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January 31, 2019

Take Control of Your Organizational Culture

Rachel Salaman

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What is corporate culture? Ask a random group of people and you’ll likely get vague and varying answers. "It’s the atmosphere in the office," someone might say. "It’s just how work gets done around here. It’s HR policies and procedures."

organizational culture
Karen Jaw-Madson: "The definitions of work are changing."

Ask organizational expert Karen Jaw-Madson, though, and the answer gets more specific.

“[Culture] is a social construct, and it’s created, reinforced and experienced by people,” she declares, in our Expert Interview podcast. “It influences behaviors and communicates the boundaries of what is acceptable and not acceptable.”

In short, “It’s a lived experience, but it’s always there. It’s everywhere and it’s shared.”

Organizational Culture

That “shared” part is important, because it confers responsibility for corporate culture on everyone in the organization.

“There is no one individual that can wield the power of culture. And yet it’s accessible enough that an individual can make a difference,” Jaw-Madson says.

She believes that culture matters more now than ever, for several reasons.

First, “The definitions of work are changing, and that compels companies to manage work and their talent differently,” she says. For example, when team members are spread across the globe, your corporate culture should reflect that.

Then there's the war for talent. When you’re fighting for the top performers, “Culture and its accompanying employee experience can be a great differentiator.” Get that right and you’ll have a happy and engaged workforce, which ultimately improves the bottom line.

“So a company, through their actions or inactions, decides whether culture will be an asset or a liability,” Jaw-Madson states. “That’s a choice every organization makes.”

Design of Work Experience (DOWE)

In response to these substantial culture issues, Jaw-Madson developed a process that can be used to audit and refresh a company’s culture. She calls it Design of Work Experience – shortened to DOWE (do-we) – and explains it in her new book, “Culture Your Culture, Innovating Experiences @ Work.”

“DOWE was born out of a frustration with how we raise culture as this huge factor in the success or failure of companies… and yet there was no step-by-step ‘how-to’ for intentionally creating culture on the front end,” she elaborates. “DOWE is intended to pull together what’s required to meet the unmet need.”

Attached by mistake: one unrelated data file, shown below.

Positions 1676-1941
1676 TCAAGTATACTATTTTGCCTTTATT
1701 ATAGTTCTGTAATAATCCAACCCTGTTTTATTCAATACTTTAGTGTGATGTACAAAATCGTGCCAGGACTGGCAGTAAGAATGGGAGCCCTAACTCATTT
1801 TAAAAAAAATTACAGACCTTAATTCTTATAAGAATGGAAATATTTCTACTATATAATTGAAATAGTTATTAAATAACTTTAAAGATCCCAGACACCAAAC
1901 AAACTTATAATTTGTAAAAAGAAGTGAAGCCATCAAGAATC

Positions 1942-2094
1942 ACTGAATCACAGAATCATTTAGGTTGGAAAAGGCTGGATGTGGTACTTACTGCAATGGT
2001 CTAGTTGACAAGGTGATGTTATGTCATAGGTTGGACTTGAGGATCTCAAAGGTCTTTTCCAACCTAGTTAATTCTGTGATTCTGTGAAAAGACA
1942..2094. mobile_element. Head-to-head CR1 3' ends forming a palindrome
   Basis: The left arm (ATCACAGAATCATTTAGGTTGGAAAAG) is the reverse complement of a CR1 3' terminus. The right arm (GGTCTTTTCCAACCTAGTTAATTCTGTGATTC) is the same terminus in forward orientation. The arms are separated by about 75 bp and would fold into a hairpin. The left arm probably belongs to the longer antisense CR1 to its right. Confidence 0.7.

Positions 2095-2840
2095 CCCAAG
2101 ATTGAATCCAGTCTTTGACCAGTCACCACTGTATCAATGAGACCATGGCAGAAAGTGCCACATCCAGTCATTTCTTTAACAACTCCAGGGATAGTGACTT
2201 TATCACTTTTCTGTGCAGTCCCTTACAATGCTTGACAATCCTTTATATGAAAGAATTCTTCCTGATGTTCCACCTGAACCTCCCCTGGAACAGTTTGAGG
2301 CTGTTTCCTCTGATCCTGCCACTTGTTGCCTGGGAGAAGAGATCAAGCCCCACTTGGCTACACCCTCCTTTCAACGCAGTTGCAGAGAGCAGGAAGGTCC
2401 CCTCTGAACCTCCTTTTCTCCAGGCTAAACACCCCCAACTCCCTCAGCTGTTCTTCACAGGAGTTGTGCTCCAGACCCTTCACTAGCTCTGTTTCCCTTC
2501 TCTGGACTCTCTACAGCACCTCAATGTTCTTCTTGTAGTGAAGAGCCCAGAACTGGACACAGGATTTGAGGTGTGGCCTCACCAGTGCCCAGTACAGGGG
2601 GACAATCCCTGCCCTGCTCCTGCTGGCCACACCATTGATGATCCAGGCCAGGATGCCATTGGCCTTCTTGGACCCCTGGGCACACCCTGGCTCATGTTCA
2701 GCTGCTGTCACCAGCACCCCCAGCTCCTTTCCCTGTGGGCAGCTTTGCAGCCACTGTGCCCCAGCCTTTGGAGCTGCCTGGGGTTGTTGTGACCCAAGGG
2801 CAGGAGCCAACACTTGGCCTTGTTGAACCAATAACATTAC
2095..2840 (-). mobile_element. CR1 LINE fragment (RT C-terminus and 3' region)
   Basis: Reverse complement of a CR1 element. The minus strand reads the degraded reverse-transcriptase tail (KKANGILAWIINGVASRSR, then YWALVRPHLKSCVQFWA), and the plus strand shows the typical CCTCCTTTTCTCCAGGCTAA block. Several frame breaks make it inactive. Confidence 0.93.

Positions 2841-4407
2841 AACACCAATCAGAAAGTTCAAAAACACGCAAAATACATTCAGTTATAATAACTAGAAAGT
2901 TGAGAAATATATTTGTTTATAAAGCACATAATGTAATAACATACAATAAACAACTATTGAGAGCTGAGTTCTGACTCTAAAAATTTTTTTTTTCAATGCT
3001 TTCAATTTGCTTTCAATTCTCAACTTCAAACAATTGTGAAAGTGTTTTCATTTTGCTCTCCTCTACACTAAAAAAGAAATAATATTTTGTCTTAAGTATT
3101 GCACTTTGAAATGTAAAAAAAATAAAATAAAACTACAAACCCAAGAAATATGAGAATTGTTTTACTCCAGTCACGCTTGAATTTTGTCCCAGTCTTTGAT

Influenced by “design learning, appreciative inquiry, and values-based leadership,” DOWE is divided into five phases: Understand, Create & Learn, Decide, Plan and Implement. The book walks you through these phases in great detail. It sets out “learning loops” for each phase, complete with their own specific activities.

How Does It Work?

As an example, Jaw-Madson outlines the first phase of DOWE, Understand, and its three accompanying learning loops: People and Context, Insights, and Criteria.

“Activities in People and Context include things like aligning purpose and scope, identifying early assumptions and key questions, planning, and implementing user research,” she explains.

“Then the next learning loop, which is Insights, begins by using different mindsets to develop insights from raw data that are collected during the user research in that first loop. And then Criteria takes what was learned from user research and insights to establish the most critical requirements in two sets: one from the organizational point of view and the other from the employee point of view.”

A Commitment to Change

Considering that’s just phase one, I’m struck by how much time and headspace this process demands. Jaw-Madson agrees that anyone who embarks on the DOWE process should expect to roll up their sleeves and work hard.

“You have to be open to changing mindsets multiple times if necessary, and to commit yourself to learning through this process and trusting it, even as you encounter challenges,” she reflects. “And never forget the importance and the meaningfulness of this work. At the end of the day, you’re not just ‘doing culture’ or accomplishing an initiative; you’re making a positive difference in people’s lives.”

In this audio clip from our Expert Interview podcast, Jaw-Madson expands on the importance of commitment, from everyone involved in the DOWE process.

Listen to the full 30-minute interview in the Mind Tools Club.

What would you do to improve your workplace culture? Share your ideas and experiences in the Comments box, below.

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2 comments on “Take Control of Your Organizational Culture”

  1. To improve your workplace culture, there are many things that affect employees attitude about their work and the company they are working for. Building trust is the foundation of a great company culture. Share and recognize employee's success is a major motivation boost for the team. Share challenges by presenting opportunities for the team to come up with solution together. communicate effectively with employees and show them that you care about them.

  2. My thought on improving a workplace culture is to create a team relationship by allowing employees inputs and suggestions and ideas. Recognizing employees thoughts or suggestions are important in building trust and respect between the employees and manager. As an employee, I very much appreciate when my suggestions are heard. It gives me a drive to challenge myself to create a better change for the company and my team.

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